by WorldTribune Staff, August 18, 2019
In a dispute over voter registration transparency, Democratic officials in Maryland attempted to smear government watchdog group Judicial Watch as an agent of Russia. The watchdog group ended up trumping Maryland’s Russia card.
U.S. District Court Judge Ellen Lipton Hollander last week ordered Maryland to produce to Judicial Watch voter list data for Montgomery County, the state’s largest county, which has more registered voters than citizens over the age of 18 who are eligible to register.
On April 11, 2017, Judicial Watch sent a notice letter to Maryland election officials which noted that Montgomery County had an impossibly high voter registration rate. The letter threatened a lawsuit if the problems with Montgomery County’s voter rolls were not fixed.
Democratic Maryland officials shrugged off the notice letter and suggested Judicial Watch was an agent of Russia.
An excerpt from the interrogatory filed in court by Maryland’s attorney general says: “Identify any Russian nationals or agents of the Russian government with whom you have communicated concerning this lawsuit, Judicial Watch’s request for a copy of the list of registered voters in Montgomery County, Maryland, the purposes for which you are seeking a copy of the list of registered voters in Montgomery County, Maryland, and/or any broader effort to obtain copies of similar lists from other jurisdictions of which Judicial Watch’s request for a copy of the list of registered voters in Montgomery County, Maryland, is a part.”
“A government agency is taking Democratic talking points to beat someone up for suing them,” Judicial Watch said at the time.
Judge Hollander’s ruling last week comes in a lawsuit filed in July 2017 by Judicial Watch against Montgomery County and the Maryland State Boards of Elections under the National Voter Registration Act of 1993 (NVRA).
The NVRA requires states to take reasonable steps to clean up voting rolls and to make documents about voter list maintenance practices available to anyone who asks.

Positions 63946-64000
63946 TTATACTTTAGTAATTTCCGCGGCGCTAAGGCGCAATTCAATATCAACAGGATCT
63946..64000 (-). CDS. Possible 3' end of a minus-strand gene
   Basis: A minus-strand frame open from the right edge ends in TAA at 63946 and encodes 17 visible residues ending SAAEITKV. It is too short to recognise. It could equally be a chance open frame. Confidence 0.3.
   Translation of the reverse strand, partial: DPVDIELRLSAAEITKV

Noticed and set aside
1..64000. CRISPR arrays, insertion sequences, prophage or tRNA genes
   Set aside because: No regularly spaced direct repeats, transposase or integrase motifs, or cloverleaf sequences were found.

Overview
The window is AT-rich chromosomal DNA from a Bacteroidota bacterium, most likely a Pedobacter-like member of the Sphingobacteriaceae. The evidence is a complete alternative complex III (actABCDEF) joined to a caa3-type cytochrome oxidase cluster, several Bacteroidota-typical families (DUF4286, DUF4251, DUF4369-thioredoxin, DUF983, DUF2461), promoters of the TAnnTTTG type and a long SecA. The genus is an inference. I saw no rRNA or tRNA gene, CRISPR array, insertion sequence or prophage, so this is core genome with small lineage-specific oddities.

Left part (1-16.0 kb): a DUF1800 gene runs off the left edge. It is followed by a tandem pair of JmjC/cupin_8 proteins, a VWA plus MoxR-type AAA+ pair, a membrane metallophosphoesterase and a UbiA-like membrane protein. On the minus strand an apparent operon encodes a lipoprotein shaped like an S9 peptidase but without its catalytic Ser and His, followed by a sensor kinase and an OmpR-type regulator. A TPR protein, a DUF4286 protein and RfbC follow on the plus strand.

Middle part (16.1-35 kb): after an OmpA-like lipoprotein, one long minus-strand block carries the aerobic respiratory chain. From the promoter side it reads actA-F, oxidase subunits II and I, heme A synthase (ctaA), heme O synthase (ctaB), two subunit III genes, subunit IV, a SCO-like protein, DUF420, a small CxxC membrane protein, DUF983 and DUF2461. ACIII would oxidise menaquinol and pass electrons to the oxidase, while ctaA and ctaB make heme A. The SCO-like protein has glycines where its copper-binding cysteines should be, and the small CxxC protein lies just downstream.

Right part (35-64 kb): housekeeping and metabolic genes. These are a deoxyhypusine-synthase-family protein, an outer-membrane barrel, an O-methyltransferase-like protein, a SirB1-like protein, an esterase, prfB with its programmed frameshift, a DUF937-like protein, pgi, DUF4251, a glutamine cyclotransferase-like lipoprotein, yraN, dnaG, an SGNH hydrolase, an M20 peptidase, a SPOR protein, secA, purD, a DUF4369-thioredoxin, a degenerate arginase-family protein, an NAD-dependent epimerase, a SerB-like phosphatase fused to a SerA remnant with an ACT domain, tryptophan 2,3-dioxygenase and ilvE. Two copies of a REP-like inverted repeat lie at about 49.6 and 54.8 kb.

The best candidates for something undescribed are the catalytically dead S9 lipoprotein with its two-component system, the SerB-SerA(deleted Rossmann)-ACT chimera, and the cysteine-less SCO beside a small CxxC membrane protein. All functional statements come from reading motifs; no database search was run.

The decision follows NVRA-related Judicial Watch successes in California and Kentucky that could lead to the removal of up to 1.85 million inactive voters from voter registration lists.
“Now that the court has cleared the way for Judicial Watch to obtain the Montgomery voter data, our efforts to force the State of Maryland to comply with the NVRA and clean up its voter rolls may proceed,” said Judicial Watch President Tom Fitton. “After our successful efforts to bring Kentucky, California, Ohio and Indiana into compliance with the National Voter Registration Act, it’s time for Maryland politicians to stop the politics, see the light, get right with the law and clean up the State’s voter rolls. If they don’t, we’ll see them in court again.”
Judge Hollander rejected Maryland’s objections to providing the voter list information under Section 8(i) of the NVRA.
The judge wrote in her decision:
“If Judicial Watch had submitted requests for voter registration data, corresponding to the thousands of Montgomery County voters, the State would have been required to produce each record, pursuant to Section 8(i). Instead, Judicial Watch merely submitted a single request for a voter list containing and compiling the same information about the thousands of voters in Montgomery County. Although both scenarios seek the same information, defendants believe that the NVRA would require compliance with only one of them. Rejecting Judicial Watch’s request based on semantics would be tantamount to requiring Judicial Watch to make thousands of separate requests. Neither the NVRA, the Court, nor common sense can abide such a purposeless obstruction.
“Organizations such as Judicial Watch have the resources and expertise that few individuals can marshal. By excluding these organizations from access to voter registration lists, the State law undermines Section 8(i)’s efficacy. Accordingly, [Maryland election law] is an obstacle to the accomplishment of the NVRA’s purposes. It follows that the State law is preempted in so far as it allows only Maryland registered voters to access voter registration lists.”
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